Velas Latinoamerica 2022!

Starting back in 2010, the Velas Latinoamerica (Sails Latin America) event is a tall ship race and regatta organized by the navies of Latin America who operate sail-powered frigates, brigantines, and schooners as school ships. This has included Argentina, Brazil, Ecuador, Chile, Colombia, Mexico, Peru, Uruguay, and Venezuela in the past, with the occasional participation of out-of-area tall ships such as the USCGC Eagle and Portugal’s NRP Sagres.

Held every four years, this year’s event is hosted by Brazil, a country celebrating its bicentennial, and has tall ships from five countries attending.

The vessels

Attending this year is a regular participant, the sail frigate ARA Libertad (Q-2) of the Argentine Navy.

Built in the 1950s, she Libertad carries an old 47mm Hotchkiss battery for saluting purposes and can carry 150 embarked cadets.

Also from Argentina is the Coast Guard research schooner, Dr. Bernardo Houssay.

Built in Denmark in 1929, the 142-foot vessel has ties to Jacques Cousteau and only joined the Argentine fleet for oceanographic research tasks in 2008 after a three-year rebuild.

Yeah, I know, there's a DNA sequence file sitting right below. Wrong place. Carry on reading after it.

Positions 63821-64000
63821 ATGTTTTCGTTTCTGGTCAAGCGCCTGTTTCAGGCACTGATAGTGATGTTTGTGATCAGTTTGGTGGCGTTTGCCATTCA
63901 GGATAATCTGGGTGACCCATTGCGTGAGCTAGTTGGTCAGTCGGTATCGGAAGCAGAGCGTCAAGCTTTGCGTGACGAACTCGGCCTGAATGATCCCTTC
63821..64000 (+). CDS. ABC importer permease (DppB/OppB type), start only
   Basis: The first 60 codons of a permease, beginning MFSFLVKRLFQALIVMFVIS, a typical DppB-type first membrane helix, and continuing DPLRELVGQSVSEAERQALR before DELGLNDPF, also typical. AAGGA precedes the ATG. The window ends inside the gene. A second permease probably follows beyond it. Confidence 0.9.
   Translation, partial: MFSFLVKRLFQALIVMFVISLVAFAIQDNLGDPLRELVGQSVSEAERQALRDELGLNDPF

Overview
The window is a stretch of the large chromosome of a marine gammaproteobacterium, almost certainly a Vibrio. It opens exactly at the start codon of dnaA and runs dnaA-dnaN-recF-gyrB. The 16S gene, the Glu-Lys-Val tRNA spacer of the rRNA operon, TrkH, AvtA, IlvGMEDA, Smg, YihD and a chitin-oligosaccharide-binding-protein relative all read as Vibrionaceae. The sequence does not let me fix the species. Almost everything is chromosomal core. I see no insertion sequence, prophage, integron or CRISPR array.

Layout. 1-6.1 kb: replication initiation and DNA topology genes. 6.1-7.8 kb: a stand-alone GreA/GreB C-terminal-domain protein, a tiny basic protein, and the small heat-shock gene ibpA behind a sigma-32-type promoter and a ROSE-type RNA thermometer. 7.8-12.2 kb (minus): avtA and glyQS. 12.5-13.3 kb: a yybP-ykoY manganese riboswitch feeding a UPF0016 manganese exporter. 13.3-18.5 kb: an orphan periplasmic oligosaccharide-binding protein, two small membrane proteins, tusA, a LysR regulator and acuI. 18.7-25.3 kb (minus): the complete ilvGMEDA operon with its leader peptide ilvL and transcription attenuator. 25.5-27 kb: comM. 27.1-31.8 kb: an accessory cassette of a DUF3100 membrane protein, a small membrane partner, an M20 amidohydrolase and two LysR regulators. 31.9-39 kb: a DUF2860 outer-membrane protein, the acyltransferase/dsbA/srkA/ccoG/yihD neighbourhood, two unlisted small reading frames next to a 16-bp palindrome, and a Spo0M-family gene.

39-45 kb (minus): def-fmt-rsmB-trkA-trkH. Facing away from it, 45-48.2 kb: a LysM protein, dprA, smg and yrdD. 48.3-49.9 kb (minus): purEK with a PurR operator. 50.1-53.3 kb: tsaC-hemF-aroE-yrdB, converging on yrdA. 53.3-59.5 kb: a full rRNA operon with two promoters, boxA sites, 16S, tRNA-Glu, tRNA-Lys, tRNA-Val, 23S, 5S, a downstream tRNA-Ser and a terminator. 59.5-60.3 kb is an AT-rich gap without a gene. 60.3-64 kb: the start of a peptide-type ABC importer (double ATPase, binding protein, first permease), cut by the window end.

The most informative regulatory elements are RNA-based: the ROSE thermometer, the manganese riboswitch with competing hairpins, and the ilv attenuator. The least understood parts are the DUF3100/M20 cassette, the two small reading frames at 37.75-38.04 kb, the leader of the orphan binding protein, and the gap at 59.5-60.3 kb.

Brazil’s NVe Cisne Branco, a 249-foot three-masted clipper built by Damen in 1999.

Her name means White Swan in English.

From Ecuador is the school ship BAE Guayas (BE-21), which we have talked about before.

Built in Spain in the 1970s, the 257-foot barque has sisterships in the navies of Colombia, Mexico, and Venezuela.

The Peruvian Navy’s BAP Unión (BEV-161), a huge 378-foot four-masted barque built in Spain, is almost brand new when it comes to tall ships, being commissioned in 2016.

She is the largest sail vessel in Latin America and is thoroughly modern, with a Caterpillar/Rolls Royce engineering suite under the hood.

The Uruguayan Navy has sent their school ship, Capitan Miranda.

The 205-foot schooner has a crew of 51. Built in 1930 in Spain, she has completed dozens of worldwide cruises in her career.

Starting in Rio this week, the ships will continue through the Straits of Magellan, proceed up the Pacific Coast of South America, cross through the Panama Canal into the Caribbean, and end at Vera Cruz at the end of June, making 12 official port calls.

 

The Brazilian Navy has a great Flickr album of the vessels, here.

One comment

  • Ramiro A. Miranda V.

    BAP Union was built in Callao shipyard, Peru, not Spain. It’s based in an original Spanish project and built under direction of a renowned Spanish naval design firm and SIMA, Peruvian Navy´s shipbuilding concern.

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